I’m going to have to vote for yellow as well. Dangerous? Sure. Reckless? Definitely. But Excessive Force – required for a red? I just don’t see it. that hit is about as gentle as it could possibly be. Unintentional and reckless. Yellow for me. Now I don’t blame the referee really. That hit probably looked awful in real time, and here we have the benefit of slow motion replay.

  4. thehighcountrybear - Mar 5, 2013 at 7:49 PM

    Had a United player been similarly fouled producing a yellow card, the outrage would have deafening! I’ve lost count of calls benefitting the Red Devils during Sir Alex’s reign, so the law of averages was bound to turn on the redoubtable Mr. Ferguson. All the same, the Champions League is suddenly less interesting…

    • btrocco - Mar 5, 2013 at 8:13 PM

      Well said! +1

  5. jamezyjamez - Mar 6, 2013 at 12:22 AM

    no united fan here and agree that it all evens out with the favorable treatment from officials…but damn that was a soft red.

  6. wfjackson3 - Mar 6, 2013 at 12:27 AM

    Steve, why is it important that Nani knew a RM player may have been in his way? Quite frankly, I think his intent is unreasonably clouding your judgment. We usually use intent as a good barometer for whether or not something was a certain level because it makes things easier. However, we shouldn’t rely on it too much. He did more than just endanger other players; he was negligent of the safety of others in a very severe fashion. I think his negligence is sufficient that this should have been red.

  7. mihawkins - Mar 6, 2013 at 9:05 AM

    By the rule book actions which create the direct danger of injury are punishable with red. It doesn’t matter if Nani didn’t know Arbeloa was there. He came in with a high kick that connected with the other player. However inadvertant the kick was, the risk Nani takes by trying the play is that he might connect with another player, and the red is appropriate.

    • unclemosesgreen - Mar 8, 2013 at 6:01 PM

      It wasn’t a kick. If it had been a kick, Arbeloa would have gone straight to the hospital. It was a high boot that was going to try to settle the ball. Not a kicking motion, a settling motion.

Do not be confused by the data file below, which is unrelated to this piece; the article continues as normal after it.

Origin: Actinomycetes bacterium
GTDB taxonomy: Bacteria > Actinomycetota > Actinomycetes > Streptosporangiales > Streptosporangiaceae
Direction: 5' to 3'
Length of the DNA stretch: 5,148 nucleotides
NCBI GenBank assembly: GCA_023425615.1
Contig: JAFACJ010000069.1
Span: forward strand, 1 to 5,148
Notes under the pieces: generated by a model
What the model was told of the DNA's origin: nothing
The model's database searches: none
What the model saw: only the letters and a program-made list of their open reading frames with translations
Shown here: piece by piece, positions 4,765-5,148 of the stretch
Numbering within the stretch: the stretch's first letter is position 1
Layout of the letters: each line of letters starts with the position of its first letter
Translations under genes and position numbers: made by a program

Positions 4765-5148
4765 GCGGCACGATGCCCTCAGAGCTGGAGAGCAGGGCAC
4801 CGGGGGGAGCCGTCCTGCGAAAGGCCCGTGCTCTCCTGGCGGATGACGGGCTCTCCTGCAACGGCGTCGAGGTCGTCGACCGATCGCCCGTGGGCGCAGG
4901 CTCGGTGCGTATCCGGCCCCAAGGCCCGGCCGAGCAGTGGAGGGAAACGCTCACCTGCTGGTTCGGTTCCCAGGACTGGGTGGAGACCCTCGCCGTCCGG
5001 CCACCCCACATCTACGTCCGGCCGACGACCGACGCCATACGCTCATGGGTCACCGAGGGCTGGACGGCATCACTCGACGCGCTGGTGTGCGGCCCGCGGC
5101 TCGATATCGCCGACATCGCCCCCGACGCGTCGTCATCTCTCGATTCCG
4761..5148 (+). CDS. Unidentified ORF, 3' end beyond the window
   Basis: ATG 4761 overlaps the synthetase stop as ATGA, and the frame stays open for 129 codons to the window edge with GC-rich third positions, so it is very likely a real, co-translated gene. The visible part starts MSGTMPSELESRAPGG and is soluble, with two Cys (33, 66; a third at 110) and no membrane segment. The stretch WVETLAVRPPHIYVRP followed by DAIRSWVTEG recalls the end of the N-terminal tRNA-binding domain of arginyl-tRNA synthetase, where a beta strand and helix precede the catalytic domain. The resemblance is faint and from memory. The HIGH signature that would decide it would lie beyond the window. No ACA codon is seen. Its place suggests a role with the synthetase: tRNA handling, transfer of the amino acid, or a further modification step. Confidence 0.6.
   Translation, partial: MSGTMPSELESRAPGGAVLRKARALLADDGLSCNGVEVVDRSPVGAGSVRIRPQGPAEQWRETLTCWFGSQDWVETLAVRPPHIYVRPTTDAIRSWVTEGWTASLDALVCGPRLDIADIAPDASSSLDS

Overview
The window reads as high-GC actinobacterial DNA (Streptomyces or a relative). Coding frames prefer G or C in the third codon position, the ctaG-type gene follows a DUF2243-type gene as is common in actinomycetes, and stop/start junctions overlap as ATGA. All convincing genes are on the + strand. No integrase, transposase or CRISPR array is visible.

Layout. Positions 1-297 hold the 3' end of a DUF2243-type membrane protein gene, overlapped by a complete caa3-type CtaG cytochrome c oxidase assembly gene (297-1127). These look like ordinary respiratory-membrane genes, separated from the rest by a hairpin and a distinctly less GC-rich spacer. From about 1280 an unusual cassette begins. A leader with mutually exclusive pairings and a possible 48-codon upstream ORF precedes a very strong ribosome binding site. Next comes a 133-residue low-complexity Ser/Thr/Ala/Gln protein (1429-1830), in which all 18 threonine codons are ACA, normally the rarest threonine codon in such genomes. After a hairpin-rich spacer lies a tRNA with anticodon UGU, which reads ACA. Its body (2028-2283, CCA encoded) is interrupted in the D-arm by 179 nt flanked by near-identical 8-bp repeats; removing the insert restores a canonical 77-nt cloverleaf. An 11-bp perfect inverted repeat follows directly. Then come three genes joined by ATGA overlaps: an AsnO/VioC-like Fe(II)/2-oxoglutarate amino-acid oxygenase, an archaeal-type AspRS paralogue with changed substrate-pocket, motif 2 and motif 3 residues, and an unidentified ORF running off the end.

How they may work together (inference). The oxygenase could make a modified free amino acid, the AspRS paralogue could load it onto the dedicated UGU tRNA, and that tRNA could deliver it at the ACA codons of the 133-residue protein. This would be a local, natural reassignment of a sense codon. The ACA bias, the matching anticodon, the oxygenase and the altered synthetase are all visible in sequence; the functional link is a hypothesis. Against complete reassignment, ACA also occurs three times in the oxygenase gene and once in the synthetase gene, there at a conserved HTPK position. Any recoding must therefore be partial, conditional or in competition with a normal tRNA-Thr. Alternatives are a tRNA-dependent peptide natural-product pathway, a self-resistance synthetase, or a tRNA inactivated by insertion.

8. chadmoon1 - Mar 6, 2013 at 3:16 PM

    Sorry Steve, but you are the one who is wrong on this one. I did not see the game live, but saw the replay. Immediately I winced and said “that’s red”. No question about it. When you go into a challenge feet a flyin and cleats exposed, and you hit someone in the chest, you go off. No if’s, ands, or buts. Whether you were intending to do it or not is not in the equation. It’s too bad the game was ruined by the send off, but it was Nani who ruined it, not the referee.

  9. unclemosesgreen - Mar 8, 2013 at 5:59 PM

    Ref got this one all wrong. It’s a foul, and if I had been working the center I would have produced a yellow to Nani, and I would have apologized while I was doing so. I would have told him “I know you didn’t see him or know he was there, I know you were just trying to settle the ball, but you caught him high and I have to give you this (flashes card briefly.)”

    The thing that was so surprising to me about that decision was that he took his time and seemed so calm. Usually when you see a referee make this kind of mistake, it’s because they have a rush of blood to the head and pull out the red card so quickly that their better judgment has no time to take over. I saw his lips moving so I knew he was asking for help. Just a strange, strange decision.